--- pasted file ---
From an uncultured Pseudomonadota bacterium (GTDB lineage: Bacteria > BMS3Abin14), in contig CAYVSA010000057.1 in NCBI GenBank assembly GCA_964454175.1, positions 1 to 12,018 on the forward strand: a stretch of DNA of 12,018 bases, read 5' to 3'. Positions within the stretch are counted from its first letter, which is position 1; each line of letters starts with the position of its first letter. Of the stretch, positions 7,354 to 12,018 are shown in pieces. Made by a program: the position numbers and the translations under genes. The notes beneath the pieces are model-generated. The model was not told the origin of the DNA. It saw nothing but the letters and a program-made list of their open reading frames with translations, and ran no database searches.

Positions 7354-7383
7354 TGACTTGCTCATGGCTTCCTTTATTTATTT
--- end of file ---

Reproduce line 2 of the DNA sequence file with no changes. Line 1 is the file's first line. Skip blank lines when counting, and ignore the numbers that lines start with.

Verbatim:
Positions 7354-7383